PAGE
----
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The Backflow into Africa

November 23, 2015
A 19th Century nobleman of Ethiopia -- the population most impacted by the backflow

A 19th Century nobleman of Ethiopia — one of the lands most impacted by the backflow

We all know Homo sapiens evolved in Africa and then spread across the rest of the world. But scientists have recently demonstrated that, around 1000 B.C., an astoundingly large group came back. This “backflow” brought so many people from Eurasia that today’s East Africans get as much as 25% of their genes from Middle Eastern ancestors. In other words, about a quarter of their ancestors were Middle Eastern migrants. And even in far Western and Southern Africa, more than 3,000 miles away, the people get at least 5% of their genes from backflow migrants.

We know because of a genetic study on a man who died in East Africa around 2500 B.C. His genes tells us what the pre-backflow genome looked like, so scientists can compare that population to modern Africans.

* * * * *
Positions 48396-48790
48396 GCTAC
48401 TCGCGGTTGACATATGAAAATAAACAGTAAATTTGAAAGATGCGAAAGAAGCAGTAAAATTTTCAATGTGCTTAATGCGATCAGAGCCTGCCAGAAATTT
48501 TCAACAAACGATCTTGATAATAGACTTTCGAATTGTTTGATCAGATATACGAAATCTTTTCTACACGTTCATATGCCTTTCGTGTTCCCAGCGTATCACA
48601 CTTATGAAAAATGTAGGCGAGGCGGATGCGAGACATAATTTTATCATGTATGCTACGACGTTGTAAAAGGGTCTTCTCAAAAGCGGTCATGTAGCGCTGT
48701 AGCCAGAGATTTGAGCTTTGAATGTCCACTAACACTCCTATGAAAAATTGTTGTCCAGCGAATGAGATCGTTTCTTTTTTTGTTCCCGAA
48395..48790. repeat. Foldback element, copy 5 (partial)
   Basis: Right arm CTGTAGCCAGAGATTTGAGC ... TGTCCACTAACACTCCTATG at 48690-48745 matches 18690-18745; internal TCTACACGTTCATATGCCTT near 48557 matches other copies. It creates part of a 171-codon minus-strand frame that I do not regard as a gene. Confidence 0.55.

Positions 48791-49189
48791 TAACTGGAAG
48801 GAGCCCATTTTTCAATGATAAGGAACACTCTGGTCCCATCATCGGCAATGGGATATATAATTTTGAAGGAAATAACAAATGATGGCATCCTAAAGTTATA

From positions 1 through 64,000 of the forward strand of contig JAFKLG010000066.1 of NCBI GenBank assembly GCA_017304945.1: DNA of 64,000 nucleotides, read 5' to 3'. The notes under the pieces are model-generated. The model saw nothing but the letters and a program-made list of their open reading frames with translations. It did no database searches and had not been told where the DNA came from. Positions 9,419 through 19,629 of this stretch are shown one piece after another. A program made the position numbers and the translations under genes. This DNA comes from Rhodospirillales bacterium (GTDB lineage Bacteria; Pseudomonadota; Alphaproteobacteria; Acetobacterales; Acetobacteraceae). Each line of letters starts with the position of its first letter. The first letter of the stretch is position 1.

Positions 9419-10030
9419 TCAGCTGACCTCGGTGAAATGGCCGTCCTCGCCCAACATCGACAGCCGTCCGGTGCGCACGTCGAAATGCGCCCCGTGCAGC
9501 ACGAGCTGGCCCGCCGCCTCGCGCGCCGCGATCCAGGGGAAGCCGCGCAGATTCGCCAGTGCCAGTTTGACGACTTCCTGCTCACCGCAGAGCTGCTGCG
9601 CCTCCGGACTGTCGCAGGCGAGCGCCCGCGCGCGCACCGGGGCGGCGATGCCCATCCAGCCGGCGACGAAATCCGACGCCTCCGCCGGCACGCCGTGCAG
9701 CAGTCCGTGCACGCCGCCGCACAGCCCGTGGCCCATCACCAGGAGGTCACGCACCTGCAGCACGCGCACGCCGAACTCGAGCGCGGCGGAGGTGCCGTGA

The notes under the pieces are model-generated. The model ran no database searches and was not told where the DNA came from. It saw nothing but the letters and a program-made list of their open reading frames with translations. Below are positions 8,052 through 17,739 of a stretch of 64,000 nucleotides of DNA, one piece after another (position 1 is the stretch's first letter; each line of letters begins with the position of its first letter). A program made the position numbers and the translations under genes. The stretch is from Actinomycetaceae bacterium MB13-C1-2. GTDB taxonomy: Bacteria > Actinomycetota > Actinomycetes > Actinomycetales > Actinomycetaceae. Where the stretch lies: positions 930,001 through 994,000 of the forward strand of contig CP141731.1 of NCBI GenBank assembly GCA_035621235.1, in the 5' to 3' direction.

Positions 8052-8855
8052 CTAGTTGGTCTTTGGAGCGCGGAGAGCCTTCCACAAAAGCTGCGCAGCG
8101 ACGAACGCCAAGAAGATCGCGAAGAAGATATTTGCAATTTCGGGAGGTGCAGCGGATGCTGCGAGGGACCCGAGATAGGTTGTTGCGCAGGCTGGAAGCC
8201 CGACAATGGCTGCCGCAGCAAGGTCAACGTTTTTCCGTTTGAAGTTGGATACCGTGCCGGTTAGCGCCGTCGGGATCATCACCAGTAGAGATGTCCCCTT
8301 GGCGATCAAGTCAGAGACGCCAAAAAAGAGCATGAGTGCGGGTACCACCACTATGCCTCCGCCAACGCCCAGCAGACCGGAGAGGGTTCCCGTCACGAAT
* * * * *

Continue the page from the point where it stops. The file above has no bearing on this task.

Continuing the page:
What could have caused such vast numbers to move? No one knows.

Interestingly, the backflow migrants were related to the population that had migrated in large numbers from the Middle East to Europe around 6000 B.C., bringing farming with them. So Europeans and Africans share the genes of these restless Middle Easterners — particularly Europeans on the Mediterranean island of Sardinia, which has been partly isolated from the rest of the world for millennia and so preserves much of its original migrants’ genome.

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Illustration: A Nobleman of Tigre, T. Lefebvre and others, 1849

© 2015 by David W. Tollen. All rights reserved.

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